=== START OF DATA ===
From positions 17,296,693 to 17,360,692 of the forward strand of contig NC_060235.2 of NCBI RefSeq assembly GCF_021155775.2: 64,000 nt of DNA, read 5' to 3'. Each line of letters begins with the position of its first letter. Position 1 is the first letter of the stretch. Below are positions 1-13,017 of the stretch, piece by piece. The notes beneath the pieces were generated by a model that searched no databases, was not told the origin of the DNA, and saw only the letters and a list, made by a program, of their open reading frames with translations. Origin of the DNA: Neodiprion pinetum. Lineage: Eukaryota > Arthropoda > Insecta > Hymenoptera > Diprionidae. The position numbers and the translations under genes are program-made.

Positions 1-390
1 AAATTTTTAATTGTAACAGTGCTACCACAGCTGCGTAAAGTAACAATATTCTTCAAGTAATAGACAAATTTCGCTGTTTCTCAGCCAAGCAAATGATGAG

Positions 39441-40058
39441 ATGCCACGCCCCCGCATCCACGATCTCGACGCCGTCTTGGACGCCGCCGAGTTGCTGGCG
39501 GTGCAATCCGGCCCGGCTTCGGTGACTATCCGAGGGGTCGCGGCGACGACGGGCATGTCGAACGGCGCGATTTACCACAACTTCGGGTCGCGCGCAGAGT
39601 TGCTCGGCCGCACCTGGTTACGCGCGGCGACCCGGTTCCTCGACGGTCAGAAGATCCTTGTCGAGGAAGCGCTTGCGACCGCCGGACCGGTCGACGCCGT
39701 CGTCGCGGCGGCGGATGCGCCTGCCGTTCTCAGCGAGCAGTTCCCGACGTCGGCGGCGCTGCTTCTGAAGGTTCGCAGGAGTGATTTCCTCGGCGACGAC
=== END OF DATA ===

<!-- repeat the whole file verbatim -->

From positions 17,296,693 to 17,360,692 of the forward strand of contig NC_060235.2 of NCBI RefSeq assembly GCF_021155775.2: 64,000 nt of DNA, read 5' to 3'. Each line of letters begins with the position of its first letter. Position 1 is the first letter of the stretch. Below are positions 1-13,017 of the stretch, piece by piece. The notes beneath the pieces were generated by a model that searched no databases, was not told the origin of the DNA, and saw only the letters and a list, made by a program, of their open reading frames with translations. Origin of the DNA: Neodiprion pinetum. Lineage: Eukaryota > Arthropoda > Insecta > Hymenoptera > Diprionidae. The position numbers and the translations under genes are program-made.

Positions 1-390
1 AAATTTTTAATTGTAACAGTGCTACCACAGCTGCGTAAAGTAACAATATTCTTCAAGTAATAGACAAATTTCGCTGTTTCTCAGCCAAGCAAATGATGAG

Positions 39441-40058
39441 ATGCCACGCCCCCGCATCCACGATCTCGACGCCGTCTTGGACGCCGCCGAGTTGCTGGCG
39501 GTGCAATCCGGCCCGGCTTCGGTGACTATCCGAGGGGTCGCGGCGACGACGGGCATGTCGAACGGCGCGATTTACCACAACTTCGGGTCGCGCGCAGAGT
39601 TGCTCGGCCGCACCTGGTTACGCGCGGCGACCCGGTTCCTCGACGGTCAGAAGATCCTTGTCGAGGAAGCGCTTGCGACCGCCGGACCGGTCGACGCCGT
39701 CGTCGCGGCGGCGGATGCGCCTGCCGTTCTCAGCGAGCAGTTCCCGACGTCGGCGGCGCTGCTTCTGAAGGTTCGCAGGAGTGATTTCCTCGGCGACGAC